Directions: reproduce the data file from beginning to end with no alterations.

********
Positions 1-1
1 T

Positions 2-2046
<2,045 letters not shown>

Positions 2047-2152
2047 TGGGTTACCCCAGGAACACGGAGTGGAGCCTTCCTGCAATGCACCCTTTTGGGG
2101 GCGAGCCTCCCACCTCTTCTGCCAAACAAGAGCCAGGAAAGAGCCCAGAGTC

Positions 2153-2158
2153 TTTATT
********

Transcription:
Positions 1-1
1 T

Positions 2-2046
<2,045 letters not shown>

Positions 2047-2152
2047 TGGGTTACCCCAGGAACACGGAGTGGAGCCTTCCTGCAATGCACCCTTTTGGGG
2101 GCGAGCCTCCCACCTCTTCTGCCAAACAAGAGCCAGGAAAGAGCCCAGAGTC

Positions 2153-2158
2153 TTTATT